The Importance of Infant Feeding in Maxillofacial Development
Infant feeding conditions maxillofacial development. Oral growth depends on what and how babies eat. Keep reading to learn more.
As we grow, our whole body, including the mouth, is formed and acquires its own characteristics, according to the functions we give it. Therefore, the type and manner of feeding during the first years of life influence maxillofacial development. It’s important to take into account that some practices when it comes to infant feeding can hinder the growth of oral structures and predispose little ones to suffer malocclusions in the future. In the following article, we’ll tell you about it in more detail.
How does feeding influence maxillofacial development?
The act of eating is a source of stimuli capable of modeling the shapes and positions of the oral structures. The nutritional needs aren’t the same in a newborn baby as in a six-month-old child or in a child over one year of age. But not only from a nutritional point of view, but also on a functional level.
The nutritional requirements also change so that children can strengthen the functions of their mouth. The growth, shape, and position of the orofacial structures depend on these practices and on how the mouth is used and positioned for their execution.
Through breastfeeding and with the incorporation of soft and solid foods, the child practices and perfects oral functions. With gradual changes in feeding, the child is able to develop sucking, swallowing, and chewing, and thereby synchronize proper breathing.
These activities allow the bones, jaw muscles, teeth, and joints to develop properly. In this way, occlusion and language development problems are prevented in the future. On the other hand, when feeding doesn’t follow a natural progression and certain practices persist over time, the functions of the mouth fail to evolve and strengthen. With this, oral structures may be affected and not develop properly.
The role of breastfeeding in the maxillofacial development of children
From birth and during the first six months of a baby’s life, breastfeeding plays a fundamental role in the development of children. Breastfeeding is the healthiest and most beneficial alternative for both the child and the mother. It provides the nutritional, immune, and emotional requirements that the child needs. In addition, the act of sucking the breast implies an oral effort that stimulates muscular action and favors the correct development of the jaws. Over time, this translates into proper dental occlusion.
What about bottle feeding?
Some families, for different reasons, feed their babies from a bottle. Whatever the contents may be, whether expressed breast milk or artificial formulas, the sucking mechanism isn’t the same as that of breastfeeding. By using this accessory, the milk reaches the baby’s mouth more easily and with less effort. The jaw doesn’t need to move much, the tongue remains in a lower position, and the muscles don’t work as hard.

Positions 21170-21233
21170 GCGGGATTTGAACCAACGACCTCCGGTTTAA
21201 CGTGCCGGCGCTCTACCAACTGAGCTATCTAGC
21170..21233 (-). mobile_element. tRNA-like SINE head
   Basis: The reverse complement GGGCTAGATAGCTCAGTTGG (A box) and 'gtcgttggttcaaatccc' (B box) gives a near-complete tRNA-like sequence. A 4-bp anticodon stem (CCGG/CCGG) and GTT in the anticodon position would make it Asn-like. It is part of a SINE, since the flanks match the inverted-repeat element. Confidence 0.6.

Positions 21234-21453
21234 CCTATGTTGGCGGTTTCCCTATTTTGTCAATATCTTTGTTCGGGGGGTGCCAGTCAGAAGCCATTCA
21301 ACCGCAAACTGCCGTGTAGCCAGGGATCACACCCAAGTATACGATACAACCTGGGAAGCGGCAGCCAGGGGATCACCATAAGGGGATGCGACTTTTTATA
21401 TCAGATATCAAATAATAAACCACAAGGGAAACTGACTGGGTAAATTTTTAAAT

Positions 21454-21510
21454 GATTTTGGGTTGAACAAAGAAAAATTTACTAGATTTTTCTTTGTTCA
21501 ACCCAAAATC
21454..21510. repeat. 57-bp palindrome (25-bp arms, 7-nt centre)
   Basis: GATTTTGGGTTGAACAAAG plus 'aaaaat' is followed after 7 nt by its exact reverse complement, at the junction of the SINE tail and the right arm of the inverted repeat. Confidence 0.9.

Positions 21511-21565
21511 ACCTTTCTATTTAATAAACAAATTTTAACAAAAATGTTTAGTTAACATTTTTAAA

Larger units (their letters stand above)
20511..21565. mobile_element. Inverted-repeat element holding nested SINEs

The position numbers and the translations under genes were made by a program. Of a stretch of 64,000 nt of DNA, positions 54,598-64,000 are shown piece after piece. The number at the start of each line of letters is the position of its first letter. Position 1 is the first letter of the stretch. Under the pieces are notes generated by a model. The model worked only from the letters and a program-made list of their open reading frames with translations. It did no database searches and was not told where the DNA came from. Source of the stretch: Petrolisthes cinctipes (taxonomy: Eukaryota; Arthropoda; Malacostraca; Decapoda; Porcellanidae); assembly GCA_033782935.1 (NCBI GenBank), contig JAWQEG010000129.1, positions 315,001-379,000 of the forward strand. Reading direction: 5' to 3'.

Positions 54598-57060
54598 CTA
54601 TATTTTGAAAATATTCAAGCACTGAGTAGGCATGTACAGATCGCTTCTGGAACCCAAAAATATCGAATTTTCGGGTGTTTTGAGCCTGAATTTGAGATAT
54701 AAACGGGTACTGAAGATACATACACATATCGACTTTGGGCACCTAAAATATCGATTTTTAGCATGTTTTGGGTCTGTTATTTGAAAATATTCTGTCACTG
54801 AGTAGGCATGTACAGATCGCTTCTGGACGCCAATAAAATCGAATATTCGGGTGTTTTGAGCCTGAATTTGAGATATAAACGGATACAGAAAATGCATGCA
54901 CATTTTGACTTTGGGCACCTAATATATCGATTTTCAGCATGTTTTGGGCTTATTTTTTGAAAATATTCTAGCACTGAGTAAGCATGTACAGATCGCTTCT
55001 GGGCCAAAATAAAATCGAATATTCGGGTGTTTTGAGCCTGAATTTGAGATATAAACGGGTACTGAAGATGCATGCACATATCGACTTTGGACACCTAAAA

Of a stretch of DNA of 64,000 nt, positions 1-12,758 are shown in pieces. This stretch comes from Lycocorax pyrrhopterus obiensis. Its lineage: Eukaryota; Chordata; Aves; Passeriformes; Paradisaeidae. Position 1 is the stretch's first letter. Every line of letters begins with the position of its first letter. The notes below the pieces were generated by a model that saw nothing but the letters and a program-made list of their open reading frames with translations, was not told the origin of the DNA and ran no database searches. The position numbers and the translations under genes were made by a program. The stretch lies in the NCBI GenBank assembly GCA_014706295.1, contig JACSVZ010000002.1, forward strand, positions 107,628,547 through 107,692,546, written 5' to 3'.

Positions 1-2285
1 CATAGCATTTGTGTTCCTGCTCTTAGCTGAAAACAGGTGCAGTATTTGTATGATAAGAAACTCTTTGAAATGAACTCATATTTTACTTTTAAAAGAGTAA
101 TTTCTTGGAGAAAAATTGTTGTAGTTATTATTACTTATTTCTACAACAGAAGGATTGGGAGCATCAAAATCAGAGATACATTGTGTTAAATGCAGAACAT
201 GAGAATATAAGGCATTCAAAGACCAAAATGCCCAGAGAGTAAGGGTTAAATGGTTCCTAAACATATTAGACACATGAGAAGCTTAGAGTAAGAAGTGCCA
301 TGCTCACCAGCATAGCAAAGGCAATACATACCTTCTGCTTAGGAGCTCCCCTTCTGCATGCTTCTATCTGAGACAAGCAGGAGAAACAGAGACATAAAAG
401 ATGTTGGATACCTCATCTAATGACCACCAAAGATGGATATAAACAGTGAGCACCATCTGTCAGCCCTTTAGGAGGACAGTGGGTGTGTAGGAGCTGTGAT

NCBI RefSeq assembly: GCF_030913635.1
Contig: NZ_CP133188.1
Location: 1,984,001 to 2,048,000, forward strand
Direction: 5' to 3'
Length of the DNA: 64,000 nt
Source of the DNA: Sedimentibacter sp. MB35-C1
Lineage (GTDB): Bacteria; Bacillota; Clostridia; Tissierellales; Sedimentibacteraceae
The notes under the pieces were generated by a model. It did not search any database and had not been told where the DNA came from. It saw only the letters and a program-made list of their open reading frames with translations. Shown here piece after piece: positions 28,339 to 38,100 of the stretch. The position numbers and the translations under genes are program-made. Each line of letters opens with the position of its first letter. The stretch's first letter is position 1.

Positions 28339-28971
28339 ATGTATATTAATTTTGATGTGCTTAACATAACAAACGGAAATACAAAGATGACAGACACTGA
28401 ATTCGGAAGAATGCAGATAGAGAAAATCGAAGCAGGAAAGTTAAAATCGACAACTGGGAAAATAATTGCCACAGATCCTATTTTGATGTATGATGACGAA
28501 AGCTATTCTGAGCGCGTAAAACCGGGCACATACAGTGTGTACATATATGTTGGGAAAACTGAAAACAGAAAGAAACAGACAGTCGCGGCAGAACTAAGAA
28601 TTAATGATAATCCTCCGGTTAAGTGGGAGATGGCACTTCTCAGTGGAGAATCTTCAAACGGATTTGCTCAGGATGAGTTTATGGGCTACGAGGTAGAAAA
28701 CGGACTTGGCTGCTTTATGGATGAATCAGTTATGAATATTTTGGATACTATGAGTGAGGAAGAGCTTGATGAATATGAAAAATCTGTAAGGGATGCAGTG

With artificial feeding, there’s a risk of affecting the correct maxillofacial development of the baby. This increases the chances of problems with biting, breathing, speaking, or swallowing. In this regard, if breastfeeding isn’t a possibility, it’s important to choose a suitable bottle nipple to counteract these effects. Choosing a nipple that has a shape and size similar to the nipple of the mother’s breast and a small orifice that favors muscular effort are some strategies to consider.
Finally, withdrawing the bottle in a timely manner is another important aspect. On the contrary, prolonging bottle feeding beyond one year of life can become a negative stimulus for maxillofacial development.
Complementary feeding and maxillofacial development
From six months of age, babies begin the stage of complementary feeding. They incorporate soft, semi-solid, and solid foods into their diet. Breastfeeding still provides nutrients and supports maxillofacial development, but new foods begin to take center stage.
The World Health Organization (WHO) recommends starting to offer small amounts of food at six months of age, gradually increasing as the child grows. The consistency and variety of foods should also be increased progressively. This variety of nutrients, flavors, and, above all, consistencies and textures, favors the development of oral structures. The child explores new foods and practices chewing.
It’s important for babies to have a varied diet in flavors and nutrients, but also in regard to textures. It’s best to start with a softer food, but it’s also pertinent to offer increasingly solid and hard foods for them to chew. Otherwise, the lack of training in oral functions could lead to malocclusions, crooked teeth, and problems with eating and speaking. This increases the likelihood of having to solve such disorders with orthodontic treatments.
Pay attention to what children eat
As we told you, food is a determining factor in the maxillofacial development of children. Whenever possible, we recommend that you opt for nutrients that promote your baby’s general health and, at the same time, promote oral functions. For example, breastfeeding benefits proper mouth development and helps prevent malocclusions. In addition, eating a variety of foods with different textures also promotes the growth of oral structures.
Taking care of your little ones’ mouths isn’t only about brushing their teeth and reducing sugar consumption. It’s also very important to offer them a balanced, nutritious, and varied diet that maximizes oral functions and favors maxillofacial development.